Wednesday, November 15, 2017

When It Really Is About You

(This blog was originally posted on October 19, 2016)

Photo by Rick Hustead

When we get in a bad mood, for whatever reason, it is “okay” to trudge around the house or office scowling, grumbling or whatever because, well, it just is, right? Something happened earlier in the day or afternoon that set us off; it’s got nothing to do with you, so stop taking everything so personally! We think or say: Everything will be fine in a little while or tomorrow or next week…. You shouldn’t be so sensitive!

Of course, when the bad mood or unnecessary gruffness isn’t our own, it can be very difficult if not impossible to extend the same amount of patience, tolerance or even indifference to another person. More often than not, the subconscious mind goes right to: What did I do? Don’t snap at me! Just chill out, won’t you! It truly is like there are different rules for different players in the same game.

Any time we find ourselves internalizing another person’s bad mood or caustic comment as a personal affront, this is a good time to do a reality check about the situation. Ask yourself whether you actually or accidentally did or said something that might have caused offense. If the answer to this question is “no,” consider the likelihood that the other person is not intentionally, specifically striking out at you. Low self-esteem is often correlated with negative self-talk (“chatter”), whereby it is easy to wear a mantle of guilt about or misplaced sense of responsibility for causing any other negativity in the environment. Imagine going into that part of your subconscious mind or even body where your self-esteem resides and turn the dial up until you no longer notice or perceive the conflict around you. How does that feel in your mind and body? What it does it look like to be (more) indifferent to the other person’s bad mood or problem?

Also remember that being hungry (low blood-sugar level) can affect how we perceive and react to our environment. In this case, a colleague’s sarcastic comment or ribald joke that normally would not irritate you could easily trigger a chain reaction of hurt feelings, hostility and a barrage of snide remarks in response. On the other hand, you might even laugh at that same comment if you hear it after you eat lunch that contains some form of protein (meat or plant-based).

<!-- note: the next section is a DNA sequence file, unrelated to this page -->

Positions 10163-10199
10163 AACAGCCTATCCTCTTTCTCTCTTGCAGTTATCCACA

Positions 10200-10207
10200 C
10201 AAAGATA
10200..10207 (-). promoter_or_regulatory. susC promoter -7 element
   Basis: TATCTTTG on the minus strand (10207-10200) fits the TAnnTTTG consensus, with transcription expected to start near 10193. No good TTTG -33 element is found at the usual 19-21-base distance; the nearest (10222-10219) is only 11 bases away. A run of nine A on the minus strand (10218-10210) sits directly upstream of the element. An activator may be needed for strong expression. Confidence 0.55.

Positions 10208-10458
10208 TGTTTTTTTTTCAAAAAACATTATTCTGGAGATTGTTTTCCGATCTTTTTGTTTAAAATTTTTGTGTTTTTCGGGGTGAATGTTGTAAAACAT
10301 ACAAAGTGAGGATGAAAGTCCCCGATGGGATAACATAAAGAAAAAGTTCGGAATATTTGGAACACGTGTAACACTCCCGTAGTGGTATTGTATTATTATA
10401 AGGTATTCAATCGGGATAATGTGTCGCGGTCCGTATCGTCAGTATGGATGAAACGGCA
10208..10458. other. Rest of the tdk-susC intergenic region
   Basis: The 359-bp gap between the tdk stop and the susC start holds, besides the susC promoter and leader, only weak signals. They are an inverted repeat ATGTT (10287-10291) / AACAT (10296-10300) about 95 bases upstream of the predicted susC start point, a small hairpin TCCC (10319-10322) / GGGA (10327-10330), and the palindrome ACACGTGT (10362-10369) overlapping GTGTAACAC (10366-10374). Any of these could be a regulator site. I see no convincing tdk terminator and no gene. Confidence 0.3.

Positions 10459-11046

Whenever possible, practice an attitude of empathy and imagine that possibility that your colleague/boss/relative/friend is having a really hard time at the moment for reasons you may not or even need to know. Consider what, if any, gesture of empathy would ease your emotional burden in a similar situation. Depending upon your relationship with the person, it may be appropriate to ask if everything is okay and offer to help resolve or just talk through whatever is causing the problem. Maybe the best course of action might be to remain silent and let the person work through whatever is going on, alone, until/unless you are asked or invited to help. (Of course, if the individual’s problem or attitude is endangering your or another person’s safety/well-being, take steps to protect yourself and get out of that situation.) 

Keep in mind that most of the time, someone else’s bad mood really isn’t about you. However, the sentiment, “Don’t judge another person until you have walked a mile in his shoes” and an open, empathetic and compassionate attitude toward the other person helps to get through these situations.

Sara R. Fogan, C.Ht. is a certified hypnotherapist based in Southern California. She graduated with honors from the Hypnosis Motivation Institute in 2005. For more information about Calminsense Hypnotherapy® and to set up an appointment, please visit
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